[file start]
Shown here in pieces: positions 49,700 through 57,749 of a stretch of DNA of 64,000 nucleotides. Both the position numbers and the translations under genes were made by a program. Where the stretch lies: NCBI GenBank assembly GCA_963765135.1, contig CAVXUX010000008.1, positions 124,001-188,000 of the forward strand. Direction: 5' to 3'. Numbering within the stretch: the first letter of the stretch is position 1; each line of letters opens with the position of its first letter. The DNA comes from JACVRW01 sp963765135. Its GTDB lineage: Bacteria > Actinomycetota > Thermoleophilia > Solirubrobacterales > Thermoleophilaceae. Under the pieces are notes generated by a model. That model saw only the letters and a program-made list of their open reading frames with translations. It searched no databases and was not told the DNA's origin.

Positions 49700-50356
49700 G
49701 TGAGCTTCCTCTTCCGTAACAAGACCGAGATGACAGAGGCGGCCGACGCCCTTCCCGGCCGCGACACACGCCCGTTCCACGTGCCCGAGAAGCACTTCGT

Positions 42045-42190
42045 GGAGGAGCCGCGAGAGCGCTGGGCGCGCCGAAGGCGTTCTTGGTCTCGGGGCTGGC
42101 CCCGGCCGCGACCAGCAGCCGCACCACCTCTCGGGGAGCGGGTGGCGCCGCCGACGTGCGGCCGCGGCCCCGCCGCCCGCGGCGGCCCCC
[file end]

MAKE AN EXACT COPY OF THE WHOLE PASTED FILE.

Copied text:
Shown here in pieces: positions 49,700 through 57,749 of a stretch of DNA of 64,000 nucleotides. Both the position numbers and the translations under genes were made by a program. Where the stretch lies: NCBI GenBank assembly GCA_963765135.1, contig CAVXUX010000008.1, positions 124,001-188,000 of the forward strand. Direction: 5' to 3'. Numbering within the stretch: the first letter of the stretch is position 1; each line of letters opens with the position of its first letter. The DNA comes from JACVRW01 sp963765135. Its GTDB lineage: Bacteria > Actinomycetota > Thermoleophilia > Solirubrobacterales > Thermoleophilaceae. Under the pieces are notes generated by a model. That model saw only the letters and a program-made list of their open reading frames with translations. It searched no databases and was not told the DNA's origin.

Positions 49700-50356
49700 G
49701 TGAGCTTCCTCTTCCGTAACAAGACCGAGATGACAGAGGCGGCCGACGCCCTTCCCGGCCGCGACACACGCCCGTTCCACGTGCCCGAGAAGCACTTCGT

Positions 42045-42190
42045 GGAGGAGCCGCGAGAGCGCTGGGCGCGCCGAAGGCGTTCTTGGTCTCGGGGCTGGC
42101 CCCGGCCGCGACCAGCAGCCGCACCACCTCTCGGGGAGCGGGTGGCGCCGCCGACGTGCGGCCGCGGCCCCGCCGCCCGCGGCGGCCCCC